Travelport Holdings (Jersey) Ltd (to be renamed Travelport) announced (19-Jan-2010) its intention to proceed with an unregistered offering of shares within the US, in connection with an IPO of shares being made to institutions in the UK and to eligible institutional investors internationally. The proposed IPO is intended to raise USD1,775 million, with the net proceeds used to retire debts. The transaction is expected to close in 1Q2010, subject to market and other customary conditions.
Travelport announces IPO
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CAPA airline profit outlook. Record margins from capacity restraint, but upswings are not forever
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The higher level of airline operating margin from a given GDP growth rate has been due to several factors. Lower oil prices have played their part, particularly since mid-2014, as does a higher level of global traffic growth than would previously have been expected from relatively sluggish GDP growth. In addition to these external issues, perhaps the most significant factor is a greater degree of capacity discipline. This is now most deeply rooted in the US, which is now by far the most profitable airline region, helping to drive the global result.
On a more cautionary note, the IMF has recently cut its global GDP forecasts, citing Brexit and other geopolitical risks. In addition, profit warnings in recent weeks from IAG, easyJet and Lufthansa are a reminder that cyclical upswings do not last forever. A test of the airline industry's improved profitability will be its resilience in a downturn.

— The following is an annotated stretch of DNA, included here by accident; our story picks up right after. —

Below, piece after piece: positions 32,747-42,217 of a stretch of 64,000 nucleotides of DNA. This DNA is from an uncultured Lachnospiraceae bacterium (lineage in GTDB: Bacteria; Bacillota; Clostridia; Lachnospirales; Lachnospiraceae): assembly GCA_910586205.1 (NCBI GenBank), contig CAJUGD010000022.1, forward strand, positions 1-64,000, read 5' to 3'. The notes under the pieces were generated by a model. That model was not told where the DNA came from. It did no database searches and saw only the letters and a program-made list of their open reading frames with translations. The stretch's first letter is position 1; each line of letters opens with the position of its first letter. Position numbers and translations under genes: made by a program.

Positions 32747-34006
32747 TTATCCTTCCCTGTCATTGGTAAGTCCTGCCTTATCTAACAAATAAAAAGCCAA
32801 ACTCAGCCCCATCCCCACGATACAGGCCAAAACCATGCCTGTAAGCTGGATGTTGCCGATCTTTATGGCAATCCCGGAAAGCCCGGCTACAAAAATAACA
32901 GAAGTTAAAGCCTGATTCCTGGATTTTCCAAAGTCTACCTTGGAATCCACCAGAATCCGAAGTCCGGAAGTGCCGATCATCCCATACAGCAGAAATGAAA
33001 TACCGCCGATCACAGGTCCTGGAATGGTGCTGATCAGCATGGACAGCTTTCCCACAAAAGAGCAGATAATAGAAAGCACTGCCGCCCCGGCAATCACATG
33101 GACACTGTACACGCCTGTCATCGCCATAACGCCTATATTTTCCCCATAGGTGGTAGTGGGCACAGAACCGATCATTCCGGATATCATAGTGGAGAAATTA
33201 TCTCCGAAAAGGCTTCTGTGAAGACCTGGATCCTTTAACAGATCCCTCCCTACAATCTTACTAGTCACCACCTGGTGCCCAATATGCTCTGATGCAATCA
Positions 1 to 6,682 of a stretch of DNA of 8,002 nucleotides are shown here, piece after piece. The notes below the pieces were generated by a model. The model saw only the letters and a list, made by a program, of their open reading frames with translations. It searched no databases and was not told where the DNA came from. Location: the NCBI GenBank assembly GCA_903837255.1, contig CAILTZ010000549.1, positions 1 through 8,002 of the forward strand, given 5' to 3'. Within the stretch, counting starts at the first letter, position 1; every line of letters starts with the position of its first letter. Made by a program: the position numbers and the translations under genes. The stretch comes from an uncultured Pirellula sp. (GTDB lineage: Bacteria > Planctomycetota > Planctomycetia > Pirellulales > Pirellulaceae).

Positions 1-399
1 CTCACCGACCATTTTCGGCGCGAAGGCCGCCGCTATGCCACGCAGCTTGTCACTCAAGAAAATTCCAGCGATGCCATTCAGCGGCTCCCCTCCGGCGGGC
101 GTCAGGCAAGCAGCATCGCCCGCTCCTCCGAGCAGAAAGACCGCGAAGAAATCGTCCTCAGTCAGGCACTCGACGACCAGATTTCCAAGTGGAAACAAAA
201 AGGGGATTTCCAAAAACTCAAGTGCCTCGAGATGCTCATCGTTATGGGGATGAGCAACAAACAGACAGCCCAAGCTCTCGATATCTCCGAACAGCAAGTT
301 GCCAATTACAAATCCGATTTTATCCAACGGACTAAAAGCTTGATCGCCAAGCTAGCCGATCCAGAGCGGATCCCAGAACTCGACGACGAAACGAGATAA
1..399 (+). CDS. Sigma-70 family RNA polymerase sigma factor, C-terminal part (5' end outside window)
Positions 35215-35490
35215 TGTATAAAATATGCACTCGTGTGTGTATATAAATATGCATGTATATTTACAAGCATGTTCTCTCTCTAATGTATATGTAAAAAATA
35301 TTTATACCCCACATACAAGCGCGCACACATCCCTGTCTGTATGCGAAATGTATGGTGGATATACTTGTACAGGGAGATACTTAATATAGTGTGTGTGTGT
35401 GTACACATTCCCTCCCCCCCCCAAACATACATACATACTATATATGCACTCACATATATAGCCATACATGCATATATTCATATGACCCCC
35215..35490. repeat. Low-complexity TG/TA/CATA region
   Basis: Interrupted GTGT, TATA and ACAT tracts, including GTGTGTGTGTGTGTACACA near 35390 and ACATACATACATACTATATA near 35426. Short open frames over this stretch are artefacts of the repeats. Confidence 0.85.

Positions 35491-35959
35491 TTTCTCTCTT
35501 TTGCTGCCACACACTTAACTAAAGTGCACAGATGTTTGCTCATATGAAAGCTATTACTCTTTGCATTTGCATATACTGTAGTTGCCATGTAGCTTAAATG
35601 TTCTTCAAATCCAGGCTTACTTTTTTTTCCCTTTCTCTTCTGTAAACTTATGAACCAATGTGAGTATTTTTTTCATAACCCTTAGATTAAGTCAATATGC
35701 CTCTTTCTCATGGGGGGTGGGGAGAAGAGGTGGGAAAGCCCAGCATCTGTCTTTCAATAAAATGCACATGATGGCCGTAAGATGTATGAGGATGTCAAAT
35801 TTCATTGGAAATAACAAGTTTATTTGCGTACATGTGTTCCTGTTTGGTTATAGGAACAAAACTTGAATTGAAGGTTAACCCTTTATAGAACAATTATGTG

Airline product differentiation to customers still in its infancy: CAPA Americas Summit (VIDEO)
Global airlines increasingly pursue the notion of de-commoditising their products in order to create a strategic level of differentiation. But the reality is that the concept of creating new airline customer value propositions remains in its infancy; airlines and other travel companies are still navigating the intricacies of determining how to deliver more differentiated passenger experiences.
Understanding passenger preferences is a huge piece of the puzzle to be solved as travel providers work toward greater product distinction and personalisation. At the same time, passenger preference for the lowest price will always dictate a high level of commoditisation within the travel industry.
The key for travel providers is finding the right balance, and most admit that they are far away from mastering the move from product commoditisation to personalisation. But some signs are emerging that the industry is achieving small moves in that direction.